Mnangagwa will replace Robert Mugabe, who stepped down on Tuesday after the army seized power and the ruling ZANU-PF party turned against him.
“Today we are witnessing the beginning of a new and unfolding democracy.”
The 93-year-old had clung on for a week after an army takeover and expulsion from his own ruling ZANU-PF party, but resigned shortly after parliament began an impeachment process seen as the only legal way to force him out.
The ruling ZANU-PF party plans to bring the impeachment motion in parliament after a Monday noon deadline expired for the besieged 93 year old leader to resign and bring the curtain down on nearly four decades in power.
The unfolding drama in Harare was thrown into confusion when a smiling Mugabe was pictured shaking hands with Zimbabwe’s military chief, the man behind the coup, raising questions about whether or not the end of an era was near.
Zimbabwean soldiers and armoured vehicles blocked roads to the main government offices, parliament and the courts in central Harare.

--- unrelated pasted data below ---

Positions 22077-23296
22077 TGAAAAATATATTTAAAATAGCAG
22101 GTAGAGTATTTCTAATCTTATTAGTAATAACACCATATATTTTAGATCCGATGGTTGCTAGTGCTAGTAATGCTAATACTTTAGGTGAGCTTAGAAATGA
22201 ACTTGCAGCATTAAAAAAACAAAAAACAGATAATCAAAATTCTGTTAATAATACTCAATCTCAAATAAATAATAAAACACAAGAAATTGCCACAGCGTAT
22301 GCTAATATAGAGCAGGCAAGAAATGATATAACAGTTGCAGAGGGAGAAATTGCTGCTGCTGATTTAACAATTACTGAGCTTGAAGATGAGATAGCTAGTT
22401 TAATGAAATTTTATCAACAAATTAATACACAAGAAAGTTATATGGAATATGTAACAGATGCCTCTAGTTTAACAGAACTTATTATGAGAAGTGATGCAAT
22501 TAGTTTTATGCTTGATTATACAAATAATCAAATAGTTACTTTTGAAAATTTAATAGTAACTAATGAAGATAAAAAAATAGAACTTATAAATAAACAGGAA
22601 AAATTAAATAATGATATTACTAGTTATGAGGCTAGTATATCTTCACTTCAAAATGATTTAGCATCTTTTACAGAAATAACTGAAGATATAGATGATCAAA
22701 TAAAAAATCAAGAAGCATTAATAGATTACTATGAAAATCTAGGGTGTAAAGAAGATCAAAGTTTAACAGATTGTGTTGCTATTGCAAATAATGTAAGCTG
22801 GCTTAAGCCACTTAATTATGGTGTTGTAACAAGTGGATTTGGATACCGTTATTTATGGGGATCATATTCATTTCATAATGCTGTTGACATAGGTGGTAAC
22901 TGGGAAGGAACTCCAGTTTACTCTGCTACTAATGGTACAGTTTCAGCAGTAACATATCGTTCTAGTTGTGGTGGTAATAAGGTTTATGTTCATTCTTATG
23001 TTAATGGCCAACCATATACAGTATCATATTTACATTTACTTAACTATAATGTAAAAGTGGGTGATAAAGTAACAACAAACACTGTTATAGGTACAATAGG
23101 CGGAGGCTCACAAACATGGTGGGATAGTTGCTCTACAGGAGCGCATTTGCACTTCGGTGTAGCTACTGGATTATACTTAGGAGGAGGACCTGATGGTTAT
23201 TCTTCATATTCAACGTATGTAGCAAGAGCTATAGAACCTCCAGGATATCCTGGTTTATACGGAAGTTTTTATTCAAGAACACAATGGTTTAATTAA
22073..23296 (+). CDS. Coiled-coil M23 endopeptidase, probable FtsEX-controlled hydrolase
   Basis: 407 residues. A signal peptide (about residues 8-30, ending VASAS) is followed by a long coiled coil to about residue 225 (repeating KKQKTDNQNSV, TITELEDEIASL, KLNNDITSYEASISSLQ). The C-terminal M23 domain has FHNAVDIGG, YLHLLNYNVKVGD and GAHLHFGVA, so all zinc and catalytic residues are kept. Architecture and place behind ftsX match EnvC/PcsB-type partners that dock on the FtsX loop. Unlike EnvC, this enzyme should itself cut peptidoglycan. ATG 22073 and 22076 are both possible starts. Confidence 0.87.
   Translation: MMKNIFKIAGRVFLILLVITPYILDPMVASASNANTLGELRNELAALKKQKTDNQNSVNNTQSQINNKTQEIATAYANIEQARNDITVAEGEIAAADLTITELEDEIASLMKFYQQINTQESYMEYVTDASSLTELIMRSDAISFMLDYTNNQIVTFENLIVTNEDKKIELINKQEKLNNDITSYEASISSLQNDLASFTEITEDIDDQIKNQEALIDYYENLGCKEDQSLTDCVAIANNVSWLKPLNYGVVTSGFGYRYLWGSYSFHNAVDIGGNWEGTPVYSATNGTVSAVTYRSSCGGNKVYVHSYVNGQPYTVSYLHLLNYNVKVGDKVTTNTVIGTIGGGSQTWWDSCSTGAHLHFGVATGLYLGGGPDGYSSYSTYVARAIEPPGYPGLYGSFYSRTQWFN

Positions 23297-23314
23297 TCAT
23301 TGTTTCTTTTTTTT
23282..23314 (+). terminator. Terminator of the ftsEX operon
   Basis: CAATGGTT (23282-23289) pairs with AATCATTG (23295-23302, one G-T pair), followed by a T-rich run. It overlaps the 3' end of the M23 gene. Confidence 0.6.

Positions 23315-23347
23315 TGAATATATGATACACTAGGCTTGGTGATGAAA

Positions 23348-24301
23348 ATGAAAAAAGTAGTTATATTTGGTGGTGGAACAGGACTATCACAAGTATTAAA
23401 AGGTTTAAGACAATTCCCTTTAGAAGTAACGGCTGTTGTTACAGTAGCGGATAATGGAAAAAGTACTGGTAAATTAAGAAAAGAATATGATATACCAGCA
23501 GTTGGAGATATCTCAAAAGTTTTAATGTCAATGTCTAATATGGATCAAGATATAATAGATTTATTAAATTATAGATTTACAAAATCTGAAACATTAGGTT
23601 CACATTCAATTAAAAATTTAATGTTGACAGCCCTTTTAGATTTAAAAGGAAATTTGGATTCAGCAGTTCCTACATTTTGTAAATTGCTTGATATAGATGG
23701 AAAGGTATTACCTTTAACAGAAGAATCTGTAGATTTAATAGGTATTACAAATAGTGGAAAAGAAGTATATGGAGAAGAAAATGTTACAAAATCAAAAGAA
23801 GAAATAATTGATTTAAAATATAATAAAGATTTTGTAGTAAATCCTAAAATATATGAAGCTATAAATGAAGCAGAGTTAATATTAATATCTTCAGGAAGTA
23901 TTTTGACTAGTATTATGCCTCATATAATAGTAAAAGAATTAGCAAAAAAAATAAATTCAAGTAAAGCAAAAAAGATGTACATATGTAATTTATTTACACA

Zimbabwean President Robert Mugabe was confirmed on Saturday as his party’s sole candidate for the next presidential election in 2018, when he will be 94.
The bond notes, which were introduced by the nation’s central bank to try to ease a shortage of dollars, were accepted by most businesses and black market traders.
Magistrate Vakayi Chikwekwe said prosecutors presented different charges from those read out to Mawarire when he was arrested.
While the government threatened protestors with the “full wrath of the law”, Mawarire urged them to continue with the biggest demonstrations in a decade against President Mugabe.
Zimbabweans stayed at home on July 6, forcing businesses to shut, in the biggest protest since 2007 against unemployment and corruption.
Cash-strapped Zimbabwe says trade is the only way to pay for the costs of protecting its 83,000 elephants.